20 Responses

  1. heteromeles

    Here’s the obligatory environmentalist note:

    if you want a future where you’re reading off a device that now requires exotic elements from politically unstable countries, and relies on an antiquated power grid to work, and requires the information you want to access to be stored in a server farm that takes enough energy to light a medium-sized Midwestern city, then I’d add a couple of suggestions:

    1. Support the Obama administration’s initiative to mine those exotic elements at home. Yes, they exist, but not in the quantity that we can get from elsewhere. Didn’t know Obama was pushing this? Pay attention. And yes, support mining. Instead of cutting renewable trees, you’re supporting big, non-renewable, polluting holes in the ground all over the US. But that’s okay. You’re also supporting lots of power consumption too, and those trees will soak up a bit of the CO2.

    2. Chew off your legislators’ ears DEMANDING that they get their lazy behinds in gear about sustainability standards, upgrading to smart infrastructure, and the like. After all, what good is your reader during the third day of a black-out? Or if we, like Iraq, only get power a few hours per day, and you need the energy for important things, like cooking and running the water pump?

    3. Practice local storage. Every cloud server takes enormous amounts of power. Want your precious book on that? If you’re somewhere sunny, set up a local hard drive and some solar panels to run it from. That should be your library. Not GoogAmazCom. Don’t forget to replace it every five years, as the chips wear out.

    4. Note to designers: the Sony BeachReader really should come with solar panels and/or a hand crank. Actually, every eReader should, but I guess that’s less convenient that turning the pages.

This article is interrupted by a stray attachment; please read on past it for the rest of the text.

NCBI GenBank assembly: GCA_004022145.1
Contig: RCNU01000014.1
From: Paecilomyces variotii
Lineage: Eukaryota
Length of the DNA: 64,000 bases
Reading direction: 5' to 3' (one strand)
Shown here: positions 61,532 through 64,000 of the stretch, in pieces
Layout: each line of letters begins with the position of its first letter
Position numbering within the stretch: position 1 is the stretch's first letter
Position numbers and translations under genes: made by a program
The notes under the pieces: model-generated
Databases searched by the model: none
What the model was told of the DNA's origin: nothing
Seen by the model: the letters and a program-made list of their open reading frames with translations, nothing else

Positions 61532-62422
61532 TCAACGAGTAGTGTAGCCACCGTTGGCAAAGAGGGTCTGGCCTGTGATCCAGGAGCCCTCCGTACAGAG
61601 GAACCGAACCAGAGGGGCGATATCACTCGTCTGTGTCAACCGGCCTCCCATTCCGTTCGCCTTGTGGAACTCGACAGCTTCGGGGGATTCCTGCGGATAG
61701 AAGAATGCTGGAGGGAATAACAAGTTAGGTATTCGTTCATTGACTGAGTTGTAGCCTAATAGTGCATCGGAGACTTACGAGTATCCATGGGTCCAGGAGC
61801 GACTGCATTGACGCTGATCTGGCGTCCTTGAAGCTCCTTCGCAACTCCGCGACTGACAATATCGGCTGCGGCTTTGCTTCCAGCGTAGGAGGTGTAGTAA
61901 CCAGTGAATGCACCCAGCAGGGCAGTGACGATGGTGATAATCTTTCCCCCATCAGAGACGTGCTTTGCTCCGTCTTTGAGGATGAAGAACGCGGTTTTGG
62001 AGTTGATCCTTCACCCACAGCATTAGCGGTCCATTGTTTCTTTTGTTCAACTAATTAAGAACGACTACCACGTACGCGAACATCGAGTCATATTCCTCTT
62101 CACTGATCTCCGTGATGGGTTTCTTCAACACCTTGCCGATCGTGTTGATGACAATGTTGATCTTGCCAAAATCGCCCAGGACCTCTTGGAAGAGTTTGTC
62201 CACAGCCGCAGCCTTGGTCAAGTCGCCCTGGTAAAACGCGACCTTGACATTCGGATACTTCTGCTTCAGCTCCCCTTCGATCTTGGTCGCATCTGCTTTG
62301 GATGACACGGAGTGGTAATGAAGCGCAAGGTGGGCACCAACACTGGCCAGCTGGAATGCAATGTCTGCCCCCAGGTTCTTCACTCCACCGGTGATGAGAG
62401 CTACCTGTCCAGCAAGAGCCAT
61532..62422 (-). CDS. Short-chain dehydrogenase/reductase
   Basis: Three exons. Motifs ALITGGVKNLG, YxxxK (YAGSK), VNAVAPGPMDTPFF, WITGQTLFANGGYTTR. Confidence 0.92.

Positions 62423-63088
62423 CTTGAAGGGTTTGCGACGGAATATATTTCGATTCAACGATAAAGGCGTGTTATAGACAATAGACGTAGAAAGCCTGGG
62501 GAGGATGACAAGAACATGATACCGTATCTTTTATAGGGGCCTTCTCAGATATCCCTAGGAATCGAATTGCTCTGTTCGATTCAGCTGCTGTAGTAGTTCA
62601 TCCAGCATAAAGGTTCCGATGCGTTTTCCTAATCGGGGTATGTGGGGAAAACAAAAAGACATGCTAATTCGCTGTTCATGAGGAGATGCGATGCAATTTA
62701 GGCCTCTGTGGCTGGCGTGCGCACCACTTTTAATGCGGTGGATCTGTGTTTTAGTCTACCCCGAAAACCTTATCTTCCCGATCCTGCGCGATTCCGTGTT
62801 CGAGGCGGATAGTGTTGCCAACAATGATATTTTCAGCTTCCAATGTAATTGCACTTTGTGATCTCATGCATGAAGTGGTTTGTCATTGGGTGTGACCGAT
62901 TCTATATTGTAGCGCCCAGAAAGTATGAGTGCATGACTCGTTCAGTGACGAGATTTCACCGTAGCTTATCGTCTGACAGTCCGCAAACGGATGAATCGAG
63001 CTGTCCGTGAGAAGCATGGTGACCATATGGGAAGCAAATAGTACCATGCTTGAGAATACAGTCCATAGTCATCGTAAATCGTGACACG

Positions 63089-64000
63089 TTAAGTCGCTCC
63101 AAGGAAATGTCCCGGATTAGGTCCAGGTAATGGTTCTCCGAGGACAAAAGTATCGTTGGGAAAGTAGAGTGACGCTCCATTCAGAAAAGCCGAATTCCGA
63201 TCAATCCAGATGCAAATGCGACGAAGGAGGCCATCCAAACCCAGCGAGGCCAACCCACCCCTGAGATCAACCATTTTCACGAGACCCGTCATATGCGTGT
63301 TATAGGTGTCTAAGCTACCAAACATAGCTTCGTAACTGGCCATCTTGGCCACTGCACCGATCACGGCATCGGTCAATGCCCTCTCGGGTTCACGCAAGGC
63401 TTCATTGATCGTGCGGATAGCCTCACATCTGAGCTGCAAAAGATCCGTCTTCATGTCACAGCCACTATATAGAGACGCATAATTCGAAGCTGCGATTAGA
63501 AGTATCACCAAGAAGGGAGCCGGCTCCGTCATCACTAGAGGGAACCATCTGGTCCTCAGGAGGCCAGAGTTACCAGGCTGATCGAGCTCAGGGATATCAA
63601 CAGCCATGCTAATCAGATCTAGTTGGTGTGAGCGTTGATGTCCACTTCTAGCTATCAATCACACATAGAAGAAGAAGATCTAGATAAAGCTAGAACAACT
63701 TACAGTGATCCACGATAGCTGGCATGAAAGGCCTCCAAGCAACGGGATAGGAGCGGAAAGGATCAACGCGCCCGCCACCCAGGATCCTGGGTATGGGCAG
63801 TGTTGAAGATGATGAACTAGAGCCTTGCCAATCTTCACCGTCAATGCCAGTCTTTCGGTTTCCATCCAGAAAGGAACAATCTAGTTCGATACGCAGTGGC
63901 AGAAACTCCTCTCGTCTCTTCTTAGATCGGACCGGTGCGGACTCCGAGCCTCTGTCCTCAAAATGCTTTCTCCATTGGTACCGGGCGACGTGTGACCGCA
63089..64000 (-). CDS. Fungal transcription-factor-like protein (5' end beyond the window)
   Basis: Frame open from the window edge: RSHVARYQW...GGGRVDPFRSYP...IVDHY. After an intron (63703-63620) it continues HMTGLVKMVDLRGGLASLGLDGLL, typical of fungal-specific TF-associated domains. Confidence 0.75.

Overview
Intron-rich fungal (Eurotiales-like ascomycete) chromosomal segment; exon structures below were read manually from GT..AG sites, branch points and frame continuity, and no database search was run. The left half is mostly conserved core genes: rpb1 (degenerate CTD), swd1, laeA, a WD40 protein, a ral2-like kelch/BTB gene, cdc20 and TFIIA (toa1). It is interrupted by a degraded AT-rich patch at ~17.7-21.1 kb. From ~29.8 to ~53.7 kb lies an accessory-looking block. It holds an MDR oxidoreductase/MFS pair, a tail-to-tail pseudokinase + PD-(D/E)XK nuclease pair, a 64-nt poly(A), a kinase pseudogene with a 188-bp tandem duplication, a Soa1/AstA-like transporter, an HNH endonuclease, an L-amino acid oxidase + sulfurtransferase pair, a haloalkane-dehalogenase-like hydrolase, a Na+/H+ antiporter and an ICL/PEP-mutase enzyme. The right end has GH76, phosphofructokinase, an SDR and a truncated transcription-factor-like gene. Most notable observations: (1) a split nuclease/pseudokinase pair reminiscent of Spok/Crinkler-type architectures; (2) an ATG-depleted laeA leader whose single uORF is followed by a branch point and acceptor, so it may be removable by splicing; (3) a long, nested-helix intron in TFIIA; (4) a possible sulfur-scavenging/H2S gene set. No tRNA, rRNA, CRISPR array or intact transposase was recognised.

2. Michael Cohen

    As one of those crazy people who created what are, arguably, the first commercial ebooks (the Voyager Expanded Books, which debuted in 1992 on floppy disk), I find this essay fascinating, mostly because it parallels my thinking on the topic for the last two decades.

    I do, however, think that you are optimistic about ereaders that can stand up to the rigor of a day at the beach. The paper book, even cheap paperbacks, can be quite durable in adverse environments.

    Also, the paper book is wonderfully debugged technology with a very much longer shelf life than current digital standards can boast (the original Voyager ebooks are unreadable on today’s computers because the software no longer exists that can display them).

    Paper books have a huge cultural inertia that will be difficult to overcome in the short (or even intermediate) run. I suspect that the future of publishing and the formats in which book publishing takes place is going to be more complicated than either you or I envision.

    (Comment adapted from one that I posted on Scalzi’s Whatever post that led me to this essay.)

  3. Lisa Spangenberg

    I profoundly disagree with most of these points–aside from 6, 7, and 8, which is the primary reason I love ebooks, and make them.

    1.

    no one thinks that online publishing will not eventually overtake the traditional, hold-in-your-hand, made-of-dead-trees model</blockquote.

    Most of those of us who create ebooks and have been creating, publishing and selling them for more than twenty years think that certain kinds of books will remain in printed codex form. It is a durable archival quality media, unlike the digital file, and it doesn't require an external power source, and it works pretty much everywhere. It's a completely de-bugged technology.

    2.

    Here’s a major reason why online publishing will overcome paper: electronic publishing requires less space and fewer trees

    Electricity is a non-renewable resource; paper can be almost endlessly re-used, and trees are renewable and provide a variety of side benefits.

    3/4.

    But text can be consumed as easily from a screen as from the page. </quote.

    We read differently and browse differently in a printed book than the ways we read from the screen; it is a different experience, neither better nor worse–but different. There are, moreover, large numbers who have difficulty with LCDs, and eInk.

    5.

    The old model of handing someone a thing in return for money does not translate well in the world of electronic publishing.</blockquote.

    Sure it does; and information does not want to be free. My knowledge is valuable; I see no reason why I shouldn't be paid for it, and my abilities–and my writing. I suggest that anyone chanting "information wants to be free" needs badly to read The Cluetrain Manifesto. Figs don’t want to be free; information is a good. You think bards and scops worked for free?